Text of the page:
(05.15.06) Somewhere between ambient drones and drifting beat programming is the world of Wind and Water, the new release by Loess on n5MD. The duo of Clay Emerson and Ian Pullman sought to create a record that paralleled the natural progression of creation and dissolution, and the ebb and flow of the twelve tracks of Wind and Water captures a gentle progression—both airy and fluid—that is captivatingly natural.
Seemingly a blend of Biosphere’s gentle electronics and Chris Watson’s environmental recordings, “Creshiem” finds waves of wind transforming into delicate melodies and ticking percussive motifs; while “Greenland” hums with the echo of bells across frozen tundra and the noisy chatter of digital crickets. Emerson and Pullman fill their organic landscapes with the micro-detritus of IDM arrhythmia, a laconic programming that seems like nothing more than the redistribution of dust and pollen beneath swirling breezes and winds. Squirts of bird noises are caught in the wake of a organ-like melody in “Lomond,” a gasping, swaying song filled with the huff and puff of air through air bladders and hoses.
A small group of organs stagger about in a field in “Sonde,” trying to keep in some semblance of time with the brisk percussion. One or two keep their tone poems alive while others shudder, swallowing their notes with reflexive decay. Melodies appear to be afraid of being heard, dissolving into inverted echoes of themselves before they are fully realized. “Talus” is a more forceful “Sonde,” like woodblocks and a church organ lost in a windstorm, but the decaying quality of the melodies are still there. A flute, carved from wood by the wind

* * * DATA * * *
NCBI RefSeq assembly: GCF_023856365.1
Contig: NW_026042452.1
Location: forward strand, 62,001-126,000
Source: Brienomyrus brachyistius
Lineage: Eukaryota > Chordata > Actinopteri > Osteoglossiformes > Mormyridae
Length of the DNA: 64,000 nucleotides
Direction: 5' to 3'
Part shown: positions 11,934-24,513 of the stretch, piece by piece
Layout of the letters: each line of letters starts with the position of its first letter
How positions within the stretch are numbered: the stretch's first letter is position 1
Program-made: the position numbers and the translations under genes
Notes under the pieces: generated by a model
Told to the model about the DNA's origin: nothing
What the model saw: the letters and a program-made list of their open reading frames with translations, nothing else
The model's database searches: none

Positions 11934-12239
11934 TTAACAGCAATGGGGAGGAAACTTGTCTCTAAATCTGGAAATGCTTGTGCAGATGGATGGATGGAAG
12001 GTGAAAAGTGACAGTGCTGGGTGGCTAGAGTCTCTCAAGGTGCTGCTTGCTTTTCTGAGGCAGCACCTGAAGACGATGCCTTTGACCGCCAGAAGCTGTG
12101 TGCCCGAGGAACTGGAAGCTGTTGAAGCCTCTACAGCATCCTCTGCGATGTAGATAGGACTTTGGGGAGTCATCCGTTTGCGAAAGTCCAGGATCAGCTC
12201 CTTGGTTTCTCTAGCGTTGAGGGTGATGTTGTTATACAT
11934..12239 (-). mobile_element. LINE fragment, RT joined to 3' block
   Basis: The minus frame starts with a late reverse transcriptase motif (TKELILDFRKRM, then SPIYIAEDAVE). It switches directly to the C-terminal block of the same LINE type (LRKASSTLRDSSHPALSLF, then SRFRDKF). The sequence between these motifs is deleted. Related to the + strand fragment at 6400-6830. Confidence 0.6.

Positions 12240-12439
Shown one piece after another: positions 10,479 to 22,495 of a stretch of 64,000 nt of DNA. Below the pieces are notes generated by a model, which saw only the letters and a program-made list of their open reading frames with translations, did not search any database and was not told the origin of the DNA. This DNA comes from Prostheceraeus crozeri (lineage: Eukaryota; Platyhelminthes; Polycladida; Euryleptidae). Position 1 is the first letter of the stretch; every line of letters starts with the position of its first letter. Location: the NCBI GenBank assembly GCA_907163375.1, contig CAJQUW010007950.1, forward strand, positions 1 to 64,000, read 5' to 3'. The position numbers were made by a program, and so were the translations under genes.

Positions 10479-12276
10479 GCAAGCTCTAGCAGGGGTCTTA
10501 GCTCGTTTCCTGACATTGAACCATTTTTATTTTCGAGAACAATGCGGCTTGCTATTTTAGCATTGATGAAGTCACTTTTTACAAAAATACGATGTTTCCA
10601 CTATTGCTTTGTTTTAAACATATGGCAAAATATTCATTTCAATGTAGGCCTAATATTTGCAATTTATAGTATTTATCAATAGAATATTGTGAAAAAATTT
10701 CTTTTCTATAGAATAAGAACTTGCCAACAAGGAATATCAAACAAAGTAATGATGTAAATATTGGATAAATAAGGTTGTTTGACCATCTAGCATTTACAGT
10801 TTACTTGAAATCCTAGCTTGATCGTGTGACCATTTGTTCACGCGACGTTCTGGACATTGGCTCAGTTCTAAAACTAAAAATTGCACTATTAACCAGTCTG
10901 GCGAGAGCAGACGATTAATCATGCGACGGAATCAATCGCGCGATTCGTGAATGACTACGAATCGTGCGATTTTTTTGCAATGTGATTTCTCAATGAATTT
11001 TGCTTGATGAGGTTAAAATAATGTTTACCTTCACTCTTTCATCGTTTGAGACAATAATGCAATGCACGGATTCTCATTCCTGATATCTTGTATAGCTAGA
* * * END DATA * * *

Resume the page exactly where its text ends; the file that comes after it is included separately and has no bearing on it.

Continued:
and blown with those same lips, lends a Japanese flavor to “Veld,” a Shinto meditation on the movement of tree limbs, while the deep and sonorous rumble of mountain streams provides a grumbling undercurrent to the ambiance.
I was surprised at how much of Wind and Water is purely non-environmental. While their source material and artistic inspiration may be natural, the resulting programming is certainly unnatural in its cadence and percussion. That isn’t to say that Wind and Water doesn’t succeed in evoking a sense of natural rhythms—it certainly does—but rather the efforts of Emerson and Pullman are that of restrained pastoralists. The sense of innocence here is not completely akin to Boards of Canada’s winsome characterization of childhood, but Emerson and Pullman are more Thoreau-ean lovers of nature than Blake-ean advocates of innocence realized through experience.
The more I listen to Wind and Water, the more I think its sounds are akin to time-lapse photography. These recreations of the natural landscapes are time-compressed, days and years squeezed into seconds and minutes. These are the sounds the world would make if it were living and dying as fast as we were. In an sense then, Wind and Water isn’t about motion—though it is rife with it—but rather, it is an admonition for non-movement. As “Dasein” fades out, crackling into nothingness, and “III6” glides into my head with its elongated tones (all the rhythms of the preceding fifty minutes have been left behind), I think, “Maybe, I’ll just sit here awhile, still as a flower, and feel the breeze on my face.”
Wind and Water is out now on n5MD.